How To Start Working Out: A Novice’s Guide To Exercising For Fat Loss

How To Start Working Out: A Novice’s Guide To Exercising For Fat Loss

There are two primary obstacles to getting fit: Not knowing what to do and being afraid. Many individuals are scared to get injured or they lack the physical confidence to exercise in a public gym.

Others have never been physically active or lifted weights before and have no idea how to get started. After all, most forms of exercise require some skill. This article will tell you everything you need to know to design a successful workout program that can help you lose body fat and improve your health.

Pick An Exercise Mode

The first step is to determine which type of exercise you want to perform. Most important is to choose a form of exercise that makes you happy so that you enjoy it and stick with it.

Conventional advice recommends performing aerobic exercise as a good place to start. However, we recommend strength training as a top priority because you will get more out of your efforts than with a strict aerobic program. This doesn’t mean you can’t do aerobic exercise as well. It’s just that there are some drawbacks to doing aerobic exercise alone that strength training can counteract.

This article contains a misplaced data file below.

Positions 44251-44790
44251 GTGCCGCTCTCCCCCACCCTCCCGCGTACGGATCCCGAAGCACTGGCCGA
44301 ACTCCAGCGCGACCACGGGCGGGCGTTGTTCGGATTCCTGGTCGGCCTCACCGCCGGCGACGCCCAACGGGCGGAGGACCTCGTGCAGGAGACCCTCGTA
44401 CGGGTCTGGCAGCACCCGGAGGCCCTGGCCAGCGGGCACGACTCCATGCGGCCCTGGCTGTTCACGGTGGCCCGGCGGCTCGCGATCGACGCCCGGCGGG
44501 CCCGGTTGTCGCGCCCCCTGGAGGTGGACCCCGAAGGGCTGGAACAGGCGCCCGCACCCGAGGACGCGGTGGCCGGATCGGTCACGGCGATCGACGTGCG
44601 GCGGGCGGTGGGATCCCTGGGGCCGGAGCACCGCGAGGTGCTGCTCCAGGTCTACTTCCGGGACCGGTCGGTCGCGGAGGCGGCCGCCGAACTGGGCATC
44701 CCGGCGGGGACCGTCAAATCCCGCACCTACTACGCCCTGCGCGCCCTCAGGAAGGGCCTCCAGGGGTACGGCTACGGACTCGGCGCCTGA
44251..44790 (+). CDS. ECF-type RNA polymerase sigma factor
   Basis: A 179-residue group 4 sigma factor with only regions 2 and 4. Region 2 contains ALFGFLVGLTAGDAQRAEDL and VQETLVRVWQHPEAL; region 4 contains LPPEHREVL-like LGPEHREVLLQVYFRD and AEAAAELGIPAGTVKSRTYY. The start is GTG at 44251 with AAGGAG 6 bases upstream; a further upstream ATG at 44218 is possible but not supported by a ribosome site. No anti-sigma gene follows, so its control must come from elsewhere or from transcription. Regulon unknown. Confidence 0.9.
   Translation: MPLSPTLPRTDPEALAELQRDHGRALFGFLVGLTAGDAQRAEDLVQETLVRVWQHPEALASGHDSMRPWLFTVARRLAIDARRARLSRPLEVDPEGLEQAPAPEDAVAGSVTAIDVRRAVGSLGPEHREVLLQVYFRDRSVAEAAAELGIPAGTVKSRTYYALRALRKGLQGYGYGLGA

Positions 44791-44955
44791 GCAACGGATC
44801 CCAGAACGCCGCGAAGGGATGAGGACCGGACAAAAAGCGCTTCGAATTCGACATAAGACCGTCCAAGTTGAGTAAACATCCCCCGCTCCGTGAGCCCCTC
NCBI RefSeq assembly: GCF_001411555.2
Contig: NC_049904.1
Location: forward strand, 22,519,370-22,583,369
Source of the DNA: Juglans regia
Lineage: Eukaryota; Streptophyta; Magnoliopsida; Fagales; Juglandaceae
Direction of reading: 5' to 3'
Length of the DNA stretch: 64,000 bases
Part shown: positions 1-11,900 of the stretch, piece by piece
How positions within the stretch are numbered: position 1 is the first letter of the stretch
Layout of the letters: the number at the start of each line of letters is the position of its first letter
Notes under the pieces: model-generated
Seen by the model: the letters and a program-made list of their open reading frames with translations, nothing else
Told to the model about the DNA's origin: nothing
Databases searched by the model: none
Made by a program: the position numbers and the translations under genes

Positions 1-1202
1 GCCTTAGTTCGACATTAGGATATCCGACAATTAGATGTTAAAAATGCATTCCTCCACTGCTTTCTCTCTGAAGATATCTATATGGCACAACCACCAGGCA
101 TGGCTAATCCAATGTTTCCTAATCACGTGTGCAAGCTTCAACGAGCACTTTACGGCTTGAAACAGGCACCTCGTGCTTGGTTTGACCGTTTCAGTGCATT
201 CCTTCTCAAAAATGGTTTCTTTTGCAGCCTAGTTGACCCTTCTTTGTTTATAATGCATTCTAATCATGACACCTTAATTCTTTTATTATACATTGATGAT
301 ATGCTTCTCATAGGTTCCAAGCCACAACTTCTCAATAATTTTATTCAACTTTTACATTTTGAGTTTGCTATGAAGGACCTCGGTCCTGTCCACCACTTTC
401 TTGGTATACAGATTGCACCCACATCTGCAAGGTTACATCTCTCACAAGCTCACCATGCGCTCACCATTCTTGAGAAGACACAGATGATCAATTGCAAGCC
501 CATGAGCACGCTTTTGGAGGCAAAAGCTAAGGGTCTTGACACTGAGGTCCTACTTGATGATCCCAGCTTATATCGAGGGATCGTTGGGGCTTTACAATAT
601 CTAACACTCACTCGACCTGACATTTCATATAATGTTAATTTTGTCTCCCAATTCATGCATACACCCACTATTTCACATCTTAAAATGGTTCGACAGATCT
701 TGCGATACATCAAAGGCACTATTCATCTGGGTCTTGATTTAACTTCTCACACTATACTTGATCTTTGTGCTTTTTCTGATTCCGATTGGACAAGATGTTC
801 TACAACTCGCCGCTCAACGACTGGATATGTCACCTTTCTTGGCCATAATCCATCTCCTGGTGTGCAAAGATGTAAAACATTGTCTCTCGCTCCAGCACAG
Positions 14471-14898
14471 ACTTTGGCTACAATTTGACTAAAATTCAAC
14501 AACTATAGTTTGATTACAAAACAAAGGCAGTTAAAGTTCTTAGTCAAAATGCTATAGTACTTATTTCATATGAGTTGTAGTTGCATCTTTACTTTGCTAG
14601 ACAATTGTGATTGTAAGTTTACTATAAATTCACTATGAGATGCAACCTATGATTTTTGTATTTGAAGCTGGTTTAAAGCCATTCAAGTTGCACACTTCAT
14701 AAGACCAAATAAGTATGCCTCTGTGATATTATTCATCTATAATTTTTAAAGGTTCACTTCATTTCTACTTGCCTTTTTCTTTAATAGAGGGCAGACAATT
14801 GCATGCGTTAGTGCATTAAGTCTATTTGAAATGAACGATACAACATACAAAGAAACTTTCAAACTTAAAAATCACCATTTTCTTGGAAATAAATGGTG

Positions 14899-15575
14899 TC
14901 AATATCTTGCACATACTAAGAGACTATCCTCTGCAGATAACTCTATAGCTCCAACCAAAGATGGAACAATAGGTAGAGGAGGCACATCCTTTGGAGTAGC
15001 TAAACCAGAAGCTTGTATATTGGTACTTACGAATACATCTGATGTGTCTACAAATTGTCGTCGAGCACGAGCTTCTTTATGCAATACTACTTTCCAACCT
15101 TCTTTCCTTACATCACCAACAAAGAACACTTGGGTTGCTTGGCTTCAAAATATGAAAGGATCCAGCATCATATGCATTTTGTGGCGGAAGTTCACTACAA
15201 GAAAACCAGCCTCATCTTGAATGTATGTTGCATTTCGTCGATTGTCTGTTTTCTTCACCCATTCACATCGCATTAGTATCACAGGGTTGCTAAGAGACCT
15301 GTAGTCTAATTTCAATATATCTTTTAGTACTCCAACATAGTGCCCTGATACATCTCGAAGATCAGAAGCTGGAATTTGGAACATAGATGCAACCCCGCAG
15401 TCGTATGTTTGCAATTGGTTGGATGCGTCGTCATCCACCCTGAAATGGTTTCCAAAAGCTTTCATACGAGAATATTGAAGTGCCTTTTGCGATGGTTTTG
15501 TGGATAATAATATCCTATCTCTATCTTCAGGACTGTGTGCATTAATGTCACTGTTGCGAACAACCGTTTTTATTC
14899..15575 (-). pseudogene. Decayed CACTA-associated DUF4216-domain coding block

For example, strength training overloads the muscles so that they increase in size and strength. whereas aerobic forms of activity are associated with muscle loss over time. If your goal is to lose body fat and improve overall health, you need to avoid losing muscle because muscle degradation results in a drop in the number of calories your body burns and a reduction in metabolic function.

Additionally, strength training conveys many other health benefits: It increases strength, improves mobility, builds bone, improves hormone balance, boosts cognition, enhances coordination and reflexes, and reduce risk of cancer and other chronic diseases.

What about other forms of exercise like HIT (high-intensity interval training), yoga, Pilates, or group exercise classes?

These are all great options that you can work into your training once you achieve a base level of strength and fitness. To avoid overloading yourself, focus on strength training for 3 to 6 months so that you can establish a solid workout habit, learn proper technique, and experience the joy of seeing measurable changes in your body composition.